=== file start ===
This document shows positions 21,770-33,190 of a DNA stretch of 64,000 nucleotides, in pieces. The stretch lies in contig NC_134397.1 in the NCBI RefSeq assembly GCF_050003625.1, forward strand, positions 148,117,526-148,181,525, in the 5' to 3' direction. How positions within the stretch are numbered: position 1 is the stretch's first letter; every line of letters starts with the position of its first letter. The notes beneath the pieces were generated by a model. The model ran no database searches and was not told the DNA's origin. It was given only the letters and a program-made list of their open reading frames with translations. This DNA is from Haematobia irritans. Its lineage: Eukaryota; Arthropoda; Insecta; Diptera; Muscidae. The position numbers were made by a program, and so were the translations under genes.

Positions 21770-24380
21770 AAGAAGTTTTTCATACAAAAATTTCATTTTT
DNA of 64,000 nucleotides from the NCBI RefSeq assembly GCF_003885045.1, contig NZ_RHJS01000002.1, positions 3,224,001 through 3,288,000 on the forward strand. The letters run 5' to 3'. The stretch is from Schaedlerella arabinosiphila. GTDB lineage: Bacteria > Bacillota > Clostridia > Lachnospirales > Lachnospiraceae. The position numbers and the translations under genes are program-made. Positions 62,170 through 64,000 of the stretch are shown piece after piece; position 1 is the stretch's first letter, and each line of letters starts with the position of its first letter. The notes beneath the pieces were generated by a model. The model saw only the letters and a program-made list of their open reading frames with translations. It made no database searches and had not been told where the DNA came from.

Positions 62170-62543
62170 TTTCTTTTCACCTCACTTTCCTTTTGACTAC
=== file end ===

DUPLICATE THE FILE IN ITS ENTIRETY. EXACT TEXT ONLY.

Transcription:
This document shows positions 21,770-33,190 of a DNA stretch of 64,000 nucleotides, in pieces. The stretch lies in contig NC_134397.1 in the NCBI RefSeq assembly GCF_050003625.1, forward strand, positions 148,117,526-148,181,525, in the 5' to 3' direction. How positions within the stretch are numbered: position 1 is the stretch's first letter; every line of letters starts with the position of its first letter. The notes beneath the pieces were generated by a model. The model ran no database searches and was not told the DNA's origin. It was given only the letters and a program-made list of their open reading frames with translations. This DNA is from Haematobia irritans. Its lineage: Eukaryota; Arthropoda; Insecta; Diptera; Muscidae. The position numbers were made by a program, and so were the translations under genes.

Positions 21770-24380
21770 AAGAAGTTTTTCATACAAAAATTTCATTTTT
DNA of 64,000 nucleotides from the NCBI RefSeq assembly GCF_003885045.1, contig NZ_RHJS01000002.1, positions 3,224,001 through 3,288,000 on the forward strand. The letters run 5' to 3'. The stretch is from Schaedlerella arabinosiphila. GTDB lineage: Bacteria > Bacillota > Clostridia > Lachnospirales > Lachnospiraceae. The position numbers and the translations under genes are program-made. Positions 62,170 through 64,000 of the stretch are shown piece after piece; position 1 is the stretch's first letter, and each line of letters starts with the position of its first letter. The notes beneath the pieces were generated by a model. The model saw only the letters and a program-made list of their open reading frames with translations. It made no database searches and had not been told where the DNA came from.

Positions 62170-62543
62170 TTTCTTTTCACCTCACTTTCCTTTTGACTAC